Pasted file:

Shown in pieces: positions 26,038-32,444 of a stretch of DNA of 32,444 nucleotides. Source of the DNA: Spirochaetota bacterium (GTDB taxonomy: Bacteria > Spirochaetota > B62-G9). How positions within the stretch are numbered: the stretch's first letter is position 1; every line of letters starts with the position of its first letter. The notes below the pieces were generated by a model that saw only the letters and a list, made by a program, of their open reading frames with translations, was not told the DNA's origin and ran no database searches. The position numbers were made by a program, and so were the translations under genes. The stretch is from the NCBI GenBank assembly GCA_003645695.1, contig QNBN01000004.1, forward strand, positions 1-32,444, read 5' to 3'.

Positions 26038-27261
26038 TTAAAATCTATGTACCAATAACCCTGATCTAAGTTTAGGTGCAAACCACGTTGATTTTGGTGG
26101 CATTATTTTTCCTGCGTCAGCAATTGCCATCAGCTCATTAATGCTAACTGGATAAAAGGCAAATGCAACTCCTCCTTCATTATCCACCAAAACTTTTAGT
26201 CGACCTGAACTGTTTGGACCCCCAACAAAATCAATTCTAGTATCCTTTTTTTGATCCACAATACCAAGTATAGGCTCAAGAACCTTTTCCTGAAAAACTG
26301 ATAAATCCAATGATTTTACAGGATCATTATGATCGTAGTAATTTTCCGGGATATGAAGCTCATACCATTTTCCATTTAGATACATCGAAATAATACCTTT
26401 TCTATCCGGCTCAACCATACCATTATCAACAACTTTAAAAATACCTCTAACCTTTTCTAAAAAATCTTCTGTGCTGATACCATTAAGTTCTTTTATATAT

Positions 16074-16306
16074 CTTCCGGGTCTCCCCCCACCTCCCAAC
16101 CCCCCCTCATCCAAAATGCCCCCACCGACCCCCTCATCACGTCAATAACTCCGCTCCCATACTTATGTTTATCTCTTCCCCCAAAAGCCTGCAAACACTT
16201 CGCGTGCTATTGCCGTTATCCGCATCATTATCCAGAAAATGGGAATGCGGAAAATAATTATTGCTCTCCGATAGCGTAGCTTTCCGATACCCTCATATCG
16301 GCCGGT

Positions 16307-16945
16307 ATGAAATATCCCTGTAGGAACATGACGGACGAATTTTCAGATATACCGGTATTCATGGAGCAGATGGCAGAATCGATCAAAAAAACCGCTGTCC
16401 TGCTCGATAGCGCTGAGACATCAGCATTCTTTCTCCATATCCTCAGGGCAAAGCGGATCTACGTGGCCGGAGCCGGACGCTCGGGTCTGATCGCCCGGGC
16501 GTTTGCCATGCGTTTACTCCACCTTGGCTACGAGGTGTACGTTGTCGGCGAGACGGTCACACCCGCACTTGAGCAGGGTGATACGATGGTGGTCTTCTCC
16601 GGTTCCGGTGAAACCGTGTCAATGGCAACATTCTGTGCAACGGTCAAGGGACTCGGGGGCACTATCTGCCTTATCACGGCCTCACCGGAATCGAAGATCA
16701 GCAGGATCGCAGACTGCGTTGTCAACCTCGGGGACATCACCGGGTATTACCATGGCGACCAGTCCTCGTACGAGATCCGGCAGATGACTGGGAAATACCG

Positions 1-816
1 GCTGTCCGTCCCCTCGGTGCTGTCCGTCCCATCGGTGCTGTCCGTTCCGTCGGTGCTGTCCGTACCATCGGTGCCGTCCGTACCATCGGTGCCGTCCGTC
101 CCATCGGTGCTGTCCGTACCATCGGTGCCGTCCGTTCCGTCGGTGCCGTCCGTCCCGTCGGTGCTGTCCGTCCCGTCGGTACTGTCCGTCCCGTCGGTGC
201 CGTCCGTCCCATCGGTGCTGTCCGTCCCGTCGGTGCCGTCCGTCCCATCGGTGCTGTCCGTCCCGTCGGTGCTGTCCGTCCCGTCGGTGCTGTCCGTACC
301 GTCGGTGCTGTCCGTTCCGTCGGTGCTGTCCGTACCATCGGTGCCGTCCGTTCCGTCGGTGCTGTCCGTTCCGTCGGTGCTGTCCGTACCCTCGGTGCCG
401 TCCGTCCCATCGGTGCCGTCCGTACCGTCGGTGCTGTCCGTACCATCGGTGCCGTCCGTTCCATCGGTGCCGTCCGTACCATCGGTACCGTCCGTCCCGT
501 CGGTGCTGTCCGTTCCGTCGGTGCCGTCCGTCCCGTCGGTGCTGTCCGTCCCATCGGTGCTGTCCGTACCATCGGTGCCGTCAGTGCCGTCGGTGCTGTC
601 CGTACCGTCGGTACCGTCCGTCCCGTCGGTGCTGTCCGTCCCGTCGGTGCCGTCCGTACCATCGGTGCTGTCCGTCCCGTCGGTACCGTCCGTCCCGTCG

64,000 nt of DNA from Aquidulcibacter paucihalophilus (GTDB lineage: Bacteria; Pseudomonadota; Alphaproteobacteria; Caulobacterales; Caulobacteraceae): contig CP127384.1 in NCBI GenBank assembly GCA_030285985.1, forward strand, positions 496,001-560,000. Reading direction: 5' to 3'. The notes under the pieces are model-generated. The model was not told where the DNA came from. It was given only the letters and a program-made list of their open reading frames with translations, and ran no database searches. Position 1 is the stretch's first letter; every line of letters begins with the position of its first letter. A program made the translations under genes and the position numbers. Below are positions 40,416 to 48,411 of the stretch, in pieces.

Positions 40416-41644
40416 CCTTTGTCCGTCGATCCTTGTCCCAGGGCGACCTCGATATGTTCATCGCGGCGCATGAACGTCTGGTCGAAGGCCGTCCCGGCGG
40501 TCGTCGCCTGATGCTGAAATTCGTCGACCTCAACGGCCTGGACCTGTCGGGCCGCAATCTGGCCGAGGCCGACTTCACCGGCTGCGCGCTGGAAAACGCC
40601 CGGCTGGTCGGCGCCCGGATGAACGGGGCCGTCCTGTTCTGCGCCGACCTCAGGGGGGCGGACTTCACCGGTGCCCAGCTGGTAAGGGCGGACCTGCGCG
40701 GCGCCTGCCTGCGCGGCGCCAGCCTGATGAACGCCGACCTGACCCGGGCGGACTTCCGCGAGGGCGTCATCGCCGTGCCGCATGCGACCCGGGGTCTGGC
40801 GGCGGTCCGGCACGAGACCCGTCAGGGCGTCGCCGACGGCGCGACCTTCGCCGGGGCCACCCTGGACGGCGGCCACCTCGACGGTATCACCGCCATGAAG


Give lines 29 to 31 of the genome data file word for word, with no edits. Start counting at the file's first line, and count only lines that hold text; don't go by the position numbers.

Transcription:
40416 CCTTTGTCCGTCGATCCTTGTCCCAGGGCGACCTCGATATGTTCATCGCGGCGCATGAACGTCTGGTCGAAGGCCGTCCCGGCGG
40501 TCGTCGCCTGATGCTGAAATTCGTCGACCTCAACGGCCTGGACCTGTCGGGCCGCAATCTGGCCGAGGCCGACTTCACCGGCTGCGCGCTGGAAAACGCC
40601 CGGCTGGTCGGCGCCCGGATGAACGGGGCCGTCCTGTTCTGCGCCGACCTCAGGGGGGCGGACTTCACCGGTGCCCAGCTGGTAAGGGCGGACCTGCGCG